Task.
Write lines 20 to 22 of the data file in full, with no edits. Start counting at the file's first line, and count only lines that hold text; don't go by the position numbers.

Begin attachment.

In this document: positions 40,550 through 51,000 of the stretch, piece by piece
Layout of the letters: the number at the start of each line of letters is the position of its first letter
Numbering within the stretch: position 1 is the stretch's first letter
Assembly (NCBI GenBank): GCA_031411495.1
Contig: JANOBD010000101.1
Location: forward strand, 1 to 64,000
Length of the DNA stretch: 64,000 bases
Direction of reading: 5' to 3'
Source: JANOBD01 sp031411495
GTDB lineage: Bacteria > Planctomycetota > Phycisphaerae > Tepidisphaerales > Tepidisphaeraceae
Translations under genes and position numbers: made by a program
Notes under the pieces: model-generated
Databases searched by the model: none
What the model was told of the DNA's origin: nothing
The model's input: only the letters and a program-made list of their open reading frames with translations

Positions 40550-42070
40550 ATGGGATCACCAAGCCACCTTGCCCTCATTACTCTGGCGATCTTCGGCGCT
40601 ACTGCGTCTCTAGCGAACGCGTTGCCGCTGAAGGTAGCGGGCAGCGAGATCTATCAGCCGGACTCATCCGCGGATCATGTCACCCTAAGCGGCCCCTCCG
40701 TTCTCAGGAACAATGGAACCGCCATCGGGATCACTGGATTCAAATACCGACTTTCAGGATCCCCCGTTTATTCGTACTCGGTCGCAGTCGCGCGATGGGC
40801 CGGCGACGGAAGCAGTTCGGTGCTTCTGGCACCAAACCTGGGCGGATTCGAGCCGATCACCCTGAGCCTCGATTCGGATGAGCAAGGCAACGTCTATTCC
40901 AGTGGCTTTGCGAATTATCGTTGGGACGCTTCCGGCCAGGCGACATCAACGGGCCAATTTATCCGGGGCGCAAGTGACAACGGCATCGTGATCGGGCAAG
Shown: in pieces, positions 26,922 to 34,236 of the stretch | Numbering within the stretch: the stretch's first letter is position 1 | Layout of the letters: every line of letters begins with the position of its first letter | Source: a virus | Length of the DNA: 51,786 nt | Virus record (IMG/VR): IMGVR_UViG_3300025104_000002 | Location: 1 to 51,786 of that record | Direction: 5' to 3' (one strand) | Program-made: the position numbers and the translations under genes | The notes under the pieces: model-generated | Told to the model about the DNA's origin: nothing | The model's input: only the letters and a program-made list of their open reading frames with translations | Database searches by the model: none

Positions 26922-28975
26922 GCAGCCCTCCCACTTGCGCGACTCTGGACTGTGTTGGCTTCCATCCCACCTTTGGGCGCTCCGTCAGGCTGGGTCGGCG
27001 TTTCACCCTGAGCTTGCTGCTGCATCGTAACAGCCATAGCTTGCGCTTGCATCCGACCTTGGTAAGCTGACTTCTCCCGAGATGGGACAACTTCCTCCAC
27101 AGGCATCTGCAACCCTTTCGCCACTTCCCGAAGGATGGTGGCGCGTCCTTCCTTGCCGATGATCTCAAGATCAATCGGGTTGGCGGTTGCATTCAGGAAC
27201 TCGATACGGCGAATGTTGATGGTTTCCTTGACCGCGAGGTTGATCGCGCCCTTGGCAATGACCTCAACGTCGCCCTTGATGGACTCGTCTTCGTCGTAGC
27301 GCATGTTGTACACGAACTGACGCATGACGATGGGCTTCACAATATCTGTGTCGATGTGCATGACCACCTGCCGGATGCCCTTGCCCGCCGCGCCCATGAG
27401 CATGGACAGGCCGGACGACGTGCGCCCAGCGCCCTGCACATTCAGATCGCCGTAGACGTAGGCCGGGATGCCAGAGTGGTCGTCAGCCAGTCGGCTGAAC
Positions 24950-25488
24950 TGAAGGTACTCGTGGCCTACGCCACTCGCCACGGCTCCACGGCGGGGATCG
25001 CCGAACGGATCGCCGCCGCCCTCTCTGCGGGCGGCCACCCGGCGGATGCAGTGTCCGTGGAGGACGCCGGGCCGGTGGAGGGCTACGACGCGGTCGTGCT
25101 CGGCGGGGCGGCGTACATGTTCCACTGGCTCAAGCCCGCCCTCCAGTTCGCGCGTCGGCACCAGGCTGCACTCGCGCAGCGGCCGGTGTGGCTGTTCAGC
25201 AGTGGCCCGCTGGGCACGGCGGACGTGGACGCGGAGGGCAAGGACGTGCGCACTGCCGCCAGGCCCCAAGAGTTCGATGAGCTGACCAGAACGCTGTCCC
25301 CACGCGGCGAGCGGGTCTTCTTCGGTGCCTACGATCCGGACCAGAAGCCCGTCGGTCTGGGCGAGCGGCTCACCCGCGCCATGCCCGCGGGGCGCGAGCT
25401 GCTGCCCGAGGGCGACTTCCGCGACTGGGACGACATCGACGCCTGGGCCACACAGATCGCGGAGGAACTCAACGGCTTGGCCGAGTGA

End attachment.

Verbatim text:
40801 CGGCGACGGAAGCAGTTCGGTGCTTCTGGCACCAAACCTGGGCGGATTCGAGCCGATCACCCTGAGCCTCGATTCGGATGAGCAAGGCAACGTCTATTCC
40901 AGTGGCTTTGCGAATTATCGTTGGGACGCTTCCGGCCAGGCGACATCAACGGGCCAATTTATCCGGGGCGCAAGTGACAACGGCATCGTGATCGGGCAAG
Shown: in pieces, positions 26,922 to 34,236 of the stretch | Numbering within the stretch: the stretch's first letter is position 1 | Layout of the letters: every line of letters begins with the position of its first letter | Source: a virus | Length of the DNA: 51,786 nt | Virus record (IMG/VR): IMGVR_UViG_3300025104_000002 | Location: 1 to 51,786 of that record | Direction: 5' to 3' (one strand) | Program-made: the position numbers and the translations under genes | The notes under the pieces: model-generated | Told to the model about the DNA's origin: nothing | The model's input: only the letters and a program-made list of their open reading frames with translations | Database searches by the model: none